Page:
Even though the cause of otosclerosis is unclear, theinterventions are numerous. There is no known cure for otosclerosis,but different options are available in order to make the disorderbearable. Studies suggest that fluoridein our drinking water may reduce the incidence and severity ofotosclerosis. Fluoride enhances the mineralization of bone. It isbelieved to convert the poorly calcified, active form of otosclerosisto the calcified, inactive form. Oral fluoride supplementation mayslow or halt the disorder from progressing (Tell Me About"Otosclerosis", 1999). One investigation assessed the prevalence ofotosclerosis where the fluoride content in the drinking water waslow. Otosclerotic subjects who participated in the study were givenquestionnaires about their residential history. Those consuming poorfluoridated tap water did not prevent the development ofotosclerosis. It was concluded that there must be a daily fluorideintake of more than three milligrams to reduce the severity of thedisorder (Vartiainen & Vartiainen, 1997).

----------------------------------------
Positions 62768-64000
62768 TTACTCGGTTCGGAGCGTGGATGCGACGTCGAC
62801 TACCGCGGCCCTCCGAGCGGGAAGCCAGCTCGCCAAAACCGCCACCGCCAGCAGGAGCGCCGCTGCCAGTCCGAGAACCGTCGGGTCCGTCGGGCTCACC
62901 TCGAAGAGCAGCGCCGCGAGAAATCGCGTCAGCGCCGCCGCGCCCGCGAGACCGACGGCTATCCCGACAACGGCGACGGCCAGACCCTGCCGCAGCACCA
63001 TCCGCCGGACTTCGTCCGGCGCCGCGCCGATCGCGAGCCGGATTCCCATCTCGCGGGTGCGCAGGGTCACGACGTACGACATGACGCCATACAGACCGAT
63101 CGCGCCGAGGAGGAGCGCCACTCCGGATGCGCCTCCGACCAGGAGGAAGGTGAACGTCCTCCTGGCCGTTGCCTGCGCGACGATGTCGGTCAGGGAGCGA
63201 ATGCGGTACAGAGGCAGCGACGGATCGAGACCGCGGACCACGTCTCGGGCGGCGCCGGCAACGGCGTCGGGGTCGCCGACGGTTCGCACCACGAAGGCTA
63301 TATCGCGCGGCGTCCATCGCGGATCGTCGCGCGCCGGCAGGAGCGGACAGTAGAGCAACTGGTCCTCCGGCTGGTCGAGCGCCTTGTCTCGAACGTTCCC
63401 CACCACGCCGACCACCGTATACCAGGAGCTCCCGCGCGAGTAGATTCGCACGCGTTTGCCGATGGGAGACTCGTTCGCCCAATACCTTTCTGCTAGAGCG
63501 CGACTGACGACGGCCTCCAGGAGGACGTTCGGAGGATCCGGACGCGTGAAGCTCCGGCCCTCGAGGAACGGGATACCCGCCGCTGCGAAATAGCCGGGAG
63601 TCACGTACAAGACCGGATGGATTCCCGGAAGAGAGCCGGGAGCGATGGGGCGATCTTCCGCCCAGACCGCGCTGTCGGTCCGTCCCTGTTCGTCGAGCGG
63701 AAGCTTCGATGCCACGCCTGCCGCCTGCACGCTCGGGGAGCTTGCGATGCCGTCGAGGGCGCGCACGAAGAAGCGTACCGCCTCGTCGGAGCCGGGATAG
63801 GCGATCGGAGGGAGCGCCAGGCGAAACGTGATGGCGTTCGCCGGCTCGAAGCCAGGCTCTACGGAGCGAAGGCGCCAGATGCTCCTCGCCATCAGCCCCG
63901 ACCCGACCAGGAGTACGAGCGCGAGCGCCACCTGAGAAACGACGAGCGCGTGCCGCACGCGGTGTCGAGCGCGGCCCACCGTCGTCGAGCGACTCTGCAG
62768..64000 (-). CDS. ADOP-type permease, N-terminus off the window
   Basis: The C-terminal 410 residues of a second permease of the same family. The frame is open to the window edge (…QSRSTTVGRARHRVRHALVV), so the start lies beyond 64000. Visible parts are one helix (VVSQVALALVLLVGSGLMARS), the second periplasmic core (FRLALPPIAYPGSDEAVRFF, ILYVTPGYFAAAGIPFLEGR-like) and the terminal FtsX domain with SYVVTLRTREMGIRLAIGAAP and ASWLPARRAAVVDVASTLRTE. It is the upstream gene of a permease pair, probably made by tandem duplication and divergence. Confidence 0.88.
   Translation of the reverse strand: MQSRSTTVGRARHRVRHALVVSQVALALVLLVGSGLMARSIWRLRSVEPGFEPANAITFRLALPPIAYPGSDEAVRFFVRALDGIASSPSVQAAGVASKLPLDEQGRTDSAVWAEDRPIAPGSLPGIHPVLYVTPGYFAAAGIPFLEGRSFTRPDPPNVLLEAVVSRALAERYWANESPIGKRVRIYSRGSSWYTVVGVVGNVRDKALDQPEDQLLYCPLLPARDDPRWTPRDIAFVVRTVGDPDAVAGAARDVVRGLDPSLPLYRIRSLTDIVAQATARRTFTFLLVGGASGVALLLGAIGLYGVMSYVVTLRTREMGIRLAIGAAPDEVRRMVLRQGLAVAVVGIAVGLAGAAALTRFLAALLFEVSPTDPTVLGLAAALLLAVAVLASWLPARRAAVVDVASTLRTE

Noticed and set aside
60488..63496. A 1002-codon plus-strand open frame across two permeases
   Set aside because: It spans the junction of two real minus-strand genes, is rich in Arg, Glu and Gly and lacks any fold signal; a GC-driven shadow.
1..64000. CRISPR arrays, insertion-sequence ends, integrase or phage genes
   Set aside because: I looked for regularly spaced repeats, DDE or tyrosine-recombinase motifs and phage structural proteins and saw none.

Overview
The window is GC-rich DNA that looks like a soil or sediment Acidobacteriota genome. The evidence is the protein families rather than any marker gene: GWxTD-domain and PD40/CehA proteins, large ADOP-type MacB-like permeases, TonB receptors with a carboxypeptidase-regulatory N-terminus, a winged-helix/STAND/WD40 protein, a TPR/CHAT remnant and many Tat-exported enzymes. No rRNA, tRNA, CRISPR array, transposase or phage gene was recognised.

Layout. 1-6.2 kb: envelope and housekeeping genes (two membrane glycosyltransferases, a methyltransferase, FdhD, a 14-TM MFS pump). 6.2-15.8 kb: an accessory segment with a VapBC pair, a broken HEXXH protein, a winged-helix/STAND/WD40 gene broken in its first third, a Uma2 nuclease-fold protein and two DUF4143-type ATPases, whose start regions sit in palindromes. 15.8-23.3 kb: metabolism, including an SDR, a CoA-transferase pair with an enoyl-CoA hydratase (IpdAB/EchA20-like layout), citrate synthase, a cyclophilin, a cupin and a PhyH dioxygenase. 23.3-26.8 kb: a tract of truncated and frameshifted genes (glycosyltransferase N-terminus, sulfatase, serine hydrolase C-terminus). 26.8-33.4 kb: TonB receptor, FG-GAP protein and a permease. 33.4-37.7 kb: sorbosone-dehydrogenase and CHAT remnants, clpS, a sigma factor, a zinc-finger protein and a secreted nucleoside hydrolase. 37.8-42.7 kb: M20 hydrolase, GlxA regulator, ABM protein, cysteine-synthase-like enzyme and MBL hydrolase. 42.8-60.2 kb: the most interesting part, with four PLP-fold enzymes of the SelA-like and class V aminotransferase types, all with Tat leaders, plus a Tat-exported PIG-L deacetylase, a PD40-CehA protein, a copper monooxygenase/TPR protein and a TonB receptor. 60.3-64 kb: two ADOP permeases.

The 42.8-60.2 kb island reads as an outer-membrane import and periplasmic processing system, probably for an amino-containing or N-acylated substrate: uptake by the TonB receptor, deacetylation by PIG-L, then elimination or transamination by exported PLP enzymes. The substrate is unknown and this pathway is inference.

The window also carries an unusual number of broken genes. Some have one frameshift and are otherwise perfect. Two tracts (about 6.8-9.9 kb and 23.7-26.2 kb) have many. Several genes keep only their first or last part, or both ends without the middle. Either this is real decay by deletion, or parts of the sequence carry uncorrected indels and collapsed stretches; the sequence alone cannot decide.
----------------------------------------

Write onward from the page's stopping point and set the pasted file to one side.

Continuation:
Studies also suggest that mumps and measlesvaccines may reduce the incidence of otosclerosis. Particlesof viruses have been found in the inner-ear bone of those affected bythe disorder (Tell Me About "Otosclerosis", 1999). Niedermeyer,Arnold, Neubert, and Hofler (1994) used a very sensitive polymearsechain reaction technique in assessing the association between virusesand otosclerosis. Evidence showed that the disorder was a measlesvirus associated disease. It was concluded that the viral infectionacts as at least one factor in the development of the spongytissue.